In the blink of an eye, we’re more than halfway through the first month of the year. We hope that 2019 has been good to you cheapos so far.
If you made a New Year’s resolution to go out and explore the city, here’s your handy guide to Tokyo February events. Aside from these festivities, you can also catch the last of the winter illuminations. Additionally, keep an eye out on the plum blossoms—they start blooming in late February, and we’ve got a guide here. And if you’ve got plans for Valentine’s Day, we’ve got some ideas for you as well.
1. Setsubun (Feb 3)
Where: Various temples and shrines all over Tokyo
When: Usually from 12:00 pm onward
Drive out bad luck and evil spirits in your life, and welcome good fortune with Setsubun, a festival during which people throw soybeans while chanting, “Out with demons; in with good fortune!”
This bean-throwing ceremony is held in most temples and shrines around Tokyo—even small ones—but if you want to go big, the following are known to have large-scale Setsubun celebrations:
- Senso-ji (access: Asakusa Station)
- Zojo-ji (access: Daimon, Onarimon, Shibakoen, or Hamamatsucho Station)
- Kanda Myojin (access: Akihabara or Ochanomizu Station)
- Toyokawa Inari Tokyo Betsuin (access: Akasaka-Mitsuke or Nagatacho Station)
- Tomioka Hachimangu (access: Monzen-Nakacho Station)
These temples and shrines often have celebrities helping to throw beans, as well as other activities lined up. Examples include ritualistic dances, performances, and free food and goodies.
2. Chinatown Lunar New Year celebrations (Feb 5-19)
Where: Yokohama Chinatown (access: Motomachi-Chukagai or Ishikawacho Station)
Time: Varies depending on activity
In 2019, the Lunar New Year falls on February 5 (Tuesday), and you can be sure that the residents of Yokohama Chinatown will have colorful, festive celebrations to ring it in. For starters, there will be a countdown event on the 4th, right before the stroke of midnight brings about the New Year.
Expect dragon and lion dances (there will be lion dances around Chinatown from 2:30-8:00 pm on the 5th), martial arts demos, traditional song-and-dance numbers, and more. To mark the closing of the celebrations, there will be a lantern festival at Mazu Temple at night on February 19.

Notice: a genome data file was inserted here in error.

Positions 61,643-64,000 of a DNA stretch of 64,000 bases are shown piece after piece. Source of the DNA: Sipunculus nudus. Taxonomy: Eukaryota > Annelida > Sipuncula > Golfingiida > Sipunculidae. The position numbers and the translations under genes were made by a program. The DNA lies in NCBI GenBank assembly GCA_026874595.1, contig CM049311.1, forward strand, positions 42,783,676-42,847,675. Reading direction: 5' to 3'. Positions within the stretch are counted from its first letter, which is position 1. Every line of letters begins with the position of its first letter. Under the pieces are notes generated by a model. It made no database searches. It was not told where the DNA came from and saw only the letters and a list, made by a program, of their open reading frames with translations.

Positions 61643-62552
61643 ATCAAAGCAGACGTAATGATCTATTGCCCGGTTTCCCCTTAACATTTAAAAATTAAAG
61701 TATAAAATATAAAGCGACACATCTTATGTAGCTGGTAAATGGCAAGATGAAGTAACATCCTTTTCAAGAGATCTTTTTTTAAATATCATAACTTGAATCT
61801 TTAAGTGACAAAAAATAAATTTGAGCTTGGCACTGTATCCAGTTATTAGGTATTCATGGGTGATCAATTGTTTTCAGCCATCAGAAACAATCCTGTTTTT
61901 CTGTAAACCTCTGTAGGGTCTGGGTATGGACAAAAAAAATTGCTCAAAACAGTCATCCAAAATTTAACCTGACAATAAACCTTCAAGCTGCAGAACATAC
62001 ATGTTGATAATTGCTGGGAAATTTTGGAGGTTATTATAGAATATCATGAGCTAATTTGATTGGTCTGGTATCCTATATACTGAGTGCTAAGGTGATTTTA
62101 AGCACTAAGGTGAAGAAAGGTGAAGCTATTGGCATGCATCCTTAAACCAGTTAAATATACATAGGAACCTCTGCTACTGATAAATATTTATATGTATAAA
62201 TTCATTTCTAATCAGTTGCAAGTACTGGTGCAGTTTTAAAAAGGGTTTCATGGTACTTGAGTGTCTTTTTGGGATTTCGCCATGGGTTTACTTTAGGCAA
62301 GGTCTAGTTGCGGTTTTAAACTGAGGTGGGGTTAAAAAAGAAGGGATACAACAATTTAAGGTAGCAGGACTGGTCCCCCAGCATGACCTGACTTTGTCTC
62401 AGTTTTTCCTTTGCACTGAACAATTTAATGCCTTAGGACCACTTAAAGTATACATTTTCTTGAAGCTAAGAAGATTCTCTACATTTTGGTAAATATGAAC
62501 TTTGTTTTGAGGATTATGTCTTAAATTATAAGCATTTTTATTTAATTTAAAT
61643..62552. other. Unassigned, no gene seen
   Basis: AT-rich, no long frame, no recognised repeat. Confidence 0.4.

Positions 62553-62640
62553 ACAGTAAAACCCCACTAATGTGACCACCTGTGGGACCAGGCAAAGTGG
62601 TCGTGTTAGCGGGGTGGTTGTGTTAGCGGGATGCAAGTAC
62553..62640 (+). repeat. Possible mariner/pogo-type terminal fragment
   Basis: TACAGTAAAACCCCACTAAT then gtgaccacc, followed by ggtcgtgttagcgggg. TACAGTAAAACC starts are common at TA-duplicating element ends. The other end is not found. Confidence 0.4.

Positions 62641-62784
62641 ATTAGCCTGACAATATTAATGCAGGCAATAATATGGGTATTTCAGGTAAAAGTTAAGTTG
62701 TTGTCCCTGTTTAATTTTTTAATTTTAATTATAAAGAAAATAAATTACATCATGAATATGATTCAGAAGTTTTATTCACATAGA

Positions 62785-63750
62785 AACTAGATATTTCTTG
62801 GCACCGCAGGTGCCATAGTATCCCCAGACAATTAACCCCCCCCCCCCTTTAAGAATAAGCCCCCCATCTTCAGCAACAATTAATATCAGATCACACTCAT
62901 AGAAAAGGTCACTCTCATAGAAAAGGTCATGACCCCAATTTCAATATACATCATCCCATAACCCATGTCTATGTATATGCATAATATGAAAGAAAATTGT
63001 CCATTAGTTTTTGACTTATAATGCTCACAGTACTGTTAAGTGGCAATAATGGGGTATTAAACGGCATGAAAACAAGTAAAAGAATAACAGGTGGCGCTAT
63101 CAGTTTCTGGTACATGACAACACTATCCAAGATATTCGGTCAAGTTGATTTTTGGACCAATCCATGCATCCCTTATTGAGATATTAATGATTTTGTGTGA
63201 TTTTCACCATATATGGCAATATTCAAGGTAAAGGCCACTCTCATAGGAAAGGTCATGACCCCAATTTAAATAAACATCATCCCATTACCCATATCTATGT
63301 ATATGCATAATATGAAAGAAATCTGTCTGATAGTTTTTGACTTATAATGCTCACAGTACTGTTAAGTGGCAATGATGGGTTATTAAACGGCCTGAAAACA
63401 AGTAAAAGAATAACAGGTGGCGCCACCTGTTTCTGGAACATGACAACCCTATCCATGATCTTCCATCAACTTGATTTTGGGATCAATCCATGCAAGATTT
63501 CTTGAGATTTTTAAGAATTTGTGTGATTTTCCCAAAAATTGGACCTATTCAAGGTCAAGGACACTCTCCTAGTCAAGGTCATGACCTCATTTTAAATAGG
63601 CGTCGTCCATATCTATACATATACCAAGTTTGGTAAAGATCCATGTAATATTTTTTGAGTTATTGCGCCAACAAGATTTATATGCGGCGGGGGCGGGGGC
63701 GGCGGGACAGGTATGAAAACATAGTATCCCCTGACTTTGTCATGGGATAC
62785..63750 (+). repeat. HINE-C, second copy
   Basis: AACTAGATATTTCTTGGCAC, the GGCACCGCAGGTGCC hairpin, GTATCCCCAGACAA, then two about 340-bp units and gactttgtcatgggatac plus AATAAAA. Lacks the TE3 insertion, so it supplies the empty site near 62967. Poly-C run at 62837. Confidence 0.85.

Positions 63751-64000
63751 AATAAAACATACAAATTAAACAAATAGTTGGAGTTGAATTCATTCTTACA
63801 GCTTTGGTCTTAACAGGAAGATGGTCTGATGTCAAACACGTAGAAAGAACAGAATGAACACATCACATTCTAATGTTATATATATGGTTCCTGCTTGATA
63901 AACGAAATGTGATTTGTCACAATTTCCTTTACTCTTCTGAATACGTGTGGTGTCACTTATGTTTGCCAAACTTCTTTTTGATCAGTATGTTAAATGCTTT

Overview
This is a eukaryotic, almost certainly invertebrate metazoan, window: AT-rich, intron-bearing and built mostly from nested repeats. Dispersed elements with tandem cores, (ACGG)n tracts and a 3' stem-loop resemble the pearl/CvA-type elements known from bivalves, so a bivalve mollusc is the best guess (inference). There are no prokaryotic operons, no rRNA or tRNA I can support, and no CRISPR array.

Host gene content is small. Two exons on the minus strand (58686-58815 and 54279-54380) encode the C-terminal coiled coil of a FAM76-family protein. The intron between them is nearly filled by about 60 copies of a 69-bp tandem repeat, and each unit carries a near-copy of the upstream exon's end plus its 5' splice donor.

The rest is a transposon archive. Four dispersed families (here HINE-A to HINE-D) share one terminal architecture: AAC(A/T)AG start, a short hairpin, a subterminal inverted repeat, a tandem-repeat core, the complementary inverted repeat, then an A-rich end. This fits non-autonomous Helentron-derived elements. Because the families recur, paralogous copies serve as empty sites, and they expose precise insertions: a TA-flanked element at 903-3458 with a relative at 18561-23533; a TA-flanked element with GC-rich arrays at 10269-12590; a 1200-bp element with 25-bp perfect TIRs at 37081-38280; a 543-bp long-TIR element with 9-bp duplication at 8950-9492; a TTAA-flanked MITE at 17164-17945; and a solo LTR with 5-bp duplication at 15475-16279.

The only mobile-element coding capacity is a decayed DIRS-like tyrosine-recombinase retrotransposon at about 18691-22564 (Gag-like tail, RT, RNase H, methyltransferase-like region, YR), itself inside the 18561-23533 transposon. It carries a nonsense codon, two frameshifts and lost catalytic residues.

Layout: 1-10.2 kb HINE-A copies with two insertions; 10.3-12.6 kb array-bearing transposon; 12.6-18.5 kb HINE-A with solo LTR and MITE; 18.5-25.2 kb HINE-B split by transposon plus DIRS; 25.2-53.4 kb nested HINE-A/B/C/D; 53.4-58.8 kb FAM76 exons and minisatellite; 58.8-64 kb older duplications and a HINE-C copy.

3. Tokyo Tower Taiwan Festival (Feb 9-11)
Where: Tokyo Tower outdoor square (access: Akabanebashi or Daimon Station)
Time: Feb 9: 5:00 pm-9:00 pm; Feb 10: 11:00 am-9:00 pm; Feb 11: 11:00 am-6:00 pm
Admission: 500 yen
Celebrating both Lunar New Year and Taiwanese culture is the Tokyo Tower Taiwan Festival. Head over to this event for a taste of Taiwan’s delicious street food and for some stage performances by Japanese and Taiwanese artists. Details are still sparse as of this writing, but the event website says that this festival will also serve as a glimpse of a Taiwanese Lunar New Year celebration, as well as a chance to experience Taiwanese arts and culture.
4. World Valentine Festival (Feb 9-10)
Where: Yoyogi Park Events Square (access: Harajuku or Meiji-jingumae Station)
Time: 10:00 am-7:00 pm
Whether you’re single or you have a special someone to spend Valentine’s Day with, drop by this festival if you want to learn about different Valentine’s Day traditions from around the world. Expect food, booze, and performances at this event, which is now on its fifth year.
5. Some no Komichi (Feb 22-24)
Where: Around Nakai Station
Time: Around 10:00 am-5:00 pm
Nakano Ward may be known for the collector’s paradise Nakano Broadway and the shopping arcade leading to it, but less-known to many are the neighborhoods of Nakai and Ochiai. In the early 20th century, these areas were filled with dyeing factories, which led to this area’s unique heritage and reputation as a hub for traditional dyeing.
Having inherited the craft, descendants of the first dyeing artisans have continued finding ways to keep traditional dyeing alive—and Some no Komichi is one way to spread the word.
During this town-wide event, you’ll see cloth strewn over the river, creating a “river gallery.” Shops will also proudly showcase their noren (Japanese-style curtains), dyed the old-school way. There will be exhibitions and hands-on workshops; in previous years, there were also guided tours in English.
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